Tractor imports come to a screeching haltTractor imports have come to a halt in the country after the government brought the vehicle into the value added tax (VAT) network.
Tractor imports have come to a halt in the country after the government brought the vehicle into the value added tax (VAT) network.
The latest Financial Act says imports of all kinds of tractors, except power tillers of up to 1,800cc in capacity, will be subject to VAT of 13 percent. Because of this, tractors imported mainly from India are stranded at customs offices in Biratnagar, Birgunj, Bhairahawa and Nepalgunj.
“Not even a single tractor has been released from the customs office in Biratnagar for the last five days,” Shree Hari Manandhar, an importer of Eicher vehicles, said. The situation is the same in Birgunj, according to Sandeep Mahata, an importer of Swaraj vehicles.
Previously, all kinds of tractors were exempt from VAT and importers had to pay a duty of only 5 percent to import the vehicle.
The latest decision is expected to hit those engaged in agricultural sector because VAT is a consumer tax, which traders pass on to end consumers. “The government’s decision to rope in tractors into the VAT regime will push up cost of each tractor by Rs130,000 to Rs150,000,” Om Sharma of Mahabir Automobiles, which resells tractors of Swaraj brand, said. This will hit farmers the most, Kedar Thapa, president of the Farmers’ Association Morang, said.
The country imports around 7,000 tractors, with average capacity of 3,500cc to 3,600cc, per year for agricultural purpose.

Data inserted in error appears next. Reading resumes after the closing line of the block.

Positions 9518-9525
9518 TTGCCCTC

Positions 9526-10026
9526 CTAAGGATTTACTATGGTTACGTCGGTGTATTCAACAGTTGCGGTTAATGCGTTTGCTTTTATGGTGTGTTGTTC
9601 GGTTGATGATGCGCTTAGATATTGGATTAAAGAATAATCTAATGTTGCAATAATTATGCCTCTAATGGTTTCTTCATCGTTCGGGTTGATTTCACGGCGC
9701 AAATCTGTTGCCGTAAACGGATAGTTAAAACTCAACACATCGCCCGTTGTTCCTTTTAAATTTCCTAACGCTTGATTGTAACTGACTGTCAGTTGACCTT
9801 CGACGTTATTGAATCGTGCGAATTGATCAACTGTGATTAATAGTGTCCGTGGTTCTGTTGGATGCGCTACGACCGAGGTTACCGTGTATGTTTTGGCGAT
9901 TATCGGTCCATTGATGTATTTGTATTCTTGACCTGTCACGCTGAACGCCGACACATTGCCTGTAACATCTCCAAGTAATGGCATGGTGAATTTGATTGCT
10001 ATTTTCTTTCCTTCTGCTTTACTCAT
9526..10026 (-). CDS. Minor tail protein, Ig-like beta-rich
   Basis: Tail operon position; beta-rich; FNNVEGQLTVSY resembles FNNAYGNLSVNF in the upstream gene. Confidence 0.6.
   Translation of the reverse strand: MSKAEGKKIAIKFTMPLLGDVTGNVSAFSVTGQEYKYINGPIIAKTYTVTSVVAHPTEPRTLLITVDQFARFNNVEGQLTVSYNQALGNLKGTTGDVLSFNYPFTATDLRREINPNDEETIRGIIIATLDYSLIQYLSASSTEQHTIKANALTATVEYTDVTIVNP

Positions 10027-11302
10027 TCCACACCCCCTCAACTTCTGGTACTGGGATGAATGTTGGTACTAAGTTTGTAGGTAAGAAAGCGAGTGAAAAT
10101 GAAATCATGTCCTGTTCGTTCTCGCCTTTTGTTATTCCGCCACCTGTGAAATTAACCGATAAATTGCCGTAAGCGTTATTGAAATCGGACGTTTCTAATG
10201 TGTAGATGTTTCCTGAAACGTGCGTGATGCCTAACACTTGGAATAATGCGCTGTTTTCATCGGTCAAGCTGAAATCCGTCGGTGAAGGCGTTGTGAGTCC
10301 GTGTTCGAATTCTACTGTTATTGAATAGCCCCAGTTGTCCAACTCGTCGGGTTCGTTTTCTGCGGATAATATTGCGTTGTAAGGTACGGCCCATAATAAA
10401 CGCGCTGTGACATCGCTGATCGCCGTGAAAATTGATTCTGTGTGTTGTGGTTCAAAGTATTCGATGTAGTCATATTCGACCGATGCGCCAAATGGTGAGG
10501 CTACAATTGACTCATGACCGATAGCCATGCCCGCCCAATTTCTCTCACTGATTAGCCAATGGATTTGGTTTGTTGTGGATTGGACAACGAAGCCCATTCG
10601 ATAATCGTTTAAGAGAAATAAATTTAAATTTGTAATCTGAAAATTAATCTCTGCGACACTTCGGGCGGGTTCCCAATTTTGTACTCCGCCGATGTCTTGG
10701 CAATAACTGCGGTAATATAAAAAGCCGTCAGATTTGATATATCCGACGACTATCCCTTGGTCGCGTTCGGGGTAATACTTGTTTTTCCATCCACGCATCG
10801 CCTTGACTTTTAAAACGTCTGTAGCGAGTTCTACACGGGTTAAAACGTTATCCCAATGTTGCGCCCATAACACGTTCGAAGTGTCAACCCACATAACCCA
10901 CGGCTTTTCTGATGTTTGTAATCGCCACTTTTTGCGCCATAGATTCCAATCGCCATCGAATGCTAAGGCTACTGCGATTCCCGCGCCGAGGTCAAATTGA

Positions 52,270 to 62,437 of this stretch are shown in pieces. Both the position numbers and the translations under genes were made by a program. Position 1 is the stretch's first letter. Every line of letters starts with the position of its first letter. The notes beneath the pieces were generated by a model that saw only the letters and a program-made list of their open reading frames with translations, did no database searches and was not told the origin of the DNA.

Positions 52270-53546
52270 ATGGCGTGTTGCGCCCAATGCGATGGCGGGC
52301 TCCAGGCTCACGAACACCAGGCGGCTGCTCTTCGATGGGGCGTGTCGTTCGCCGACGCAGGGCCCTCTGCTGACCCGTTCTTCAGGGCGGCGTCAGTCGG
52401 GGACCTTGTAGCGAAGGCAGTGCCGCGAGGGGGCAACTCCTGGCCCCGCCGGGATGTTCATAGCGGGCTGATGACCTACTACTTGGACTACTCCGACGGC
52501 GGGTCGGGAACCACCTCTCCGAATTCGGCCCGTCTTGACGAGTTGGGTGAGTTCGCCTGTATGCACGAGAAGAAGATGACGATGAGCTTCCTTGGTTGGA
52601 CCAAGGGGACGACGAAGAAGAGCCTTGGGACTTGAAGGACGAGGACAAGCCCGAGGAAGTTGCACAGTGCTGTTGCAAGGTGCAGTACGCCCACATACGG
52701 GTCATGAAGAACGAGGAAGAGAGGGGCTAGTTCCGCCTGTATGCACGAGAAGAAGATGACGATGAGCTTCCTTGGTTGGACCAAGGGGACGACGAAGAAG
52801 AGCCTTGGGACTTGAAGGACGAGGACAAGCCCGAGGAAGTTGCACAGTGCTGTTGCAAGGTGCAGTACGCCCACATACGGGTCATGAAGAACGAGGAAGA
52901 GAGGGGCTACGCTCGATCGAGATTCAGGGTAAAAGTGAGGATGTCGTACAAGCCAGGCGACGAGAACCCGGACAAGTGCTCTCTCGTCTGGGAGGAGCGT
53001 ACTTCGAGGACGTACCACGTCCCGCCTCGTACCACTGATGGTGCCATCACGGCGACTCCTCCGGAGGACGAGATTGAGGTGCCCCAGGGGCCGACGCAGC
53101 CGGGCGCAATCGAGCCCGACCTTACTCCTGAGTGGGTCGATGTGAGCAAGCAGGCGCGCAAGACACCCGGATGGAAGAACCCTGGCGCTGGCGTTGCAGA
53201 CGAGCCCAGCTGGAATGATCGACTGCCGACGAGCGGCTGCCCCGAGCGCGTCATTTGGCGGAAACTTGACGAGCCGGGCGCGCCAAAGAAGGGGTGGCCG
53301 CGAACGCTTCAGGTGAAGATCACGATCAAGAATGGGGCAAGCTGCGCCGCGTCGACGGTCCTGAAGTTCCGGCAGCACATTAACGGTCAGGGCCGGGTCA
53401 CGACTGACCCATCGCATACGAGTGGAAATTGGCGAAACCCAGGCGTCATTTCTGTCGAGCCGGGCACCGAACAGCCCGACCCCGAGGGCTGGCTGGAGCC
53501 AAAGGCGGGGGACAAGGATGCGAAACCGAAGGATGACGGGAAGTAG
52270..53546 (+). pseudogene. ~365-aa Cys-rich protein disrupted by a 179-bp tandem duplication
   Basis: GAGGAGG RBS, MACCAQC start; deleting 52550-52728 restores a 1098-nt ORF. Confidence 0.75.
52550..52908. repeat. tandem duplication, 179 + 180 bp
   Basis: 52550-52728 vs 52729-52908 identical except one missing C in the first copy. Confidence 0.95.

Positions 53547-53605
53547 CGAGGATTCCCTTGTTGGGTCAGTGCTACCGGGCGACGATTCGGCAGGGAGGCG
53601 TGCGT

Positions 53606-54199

“The decision to impose VAT on tractor imports comes at a time when agricultural labourers are in short supply because of growing overseas migration. And in this age, nobody uses ox to till the fields,” said Thapa, expressing disbelief over the government’s policy to trim concession extended to farmers.
The government, according to traders, however, has said that VAT was imposed on tractors “by mistake” and the decision would be “rolled back soon”. A high-ranking official of the Ministry of Finance said that the matter was being discussed.
“Because of this, we haven’t released tractors stuck at customs offices,” said Mahata.
However, reliable sources told the Post that the government had imposed VAT on tractor imports after finding that vehicles imported in the name of farmers were being used for purposes other than agricultural. “Tractors imported for farming purpose are increasingly being seen in factories and on highways to ferry other commercial goods. Hence, the tax,” the source said, adding, “Because of these reasons, customs duty on imports of tractors was previously raised to 5 percent from 1 percent.”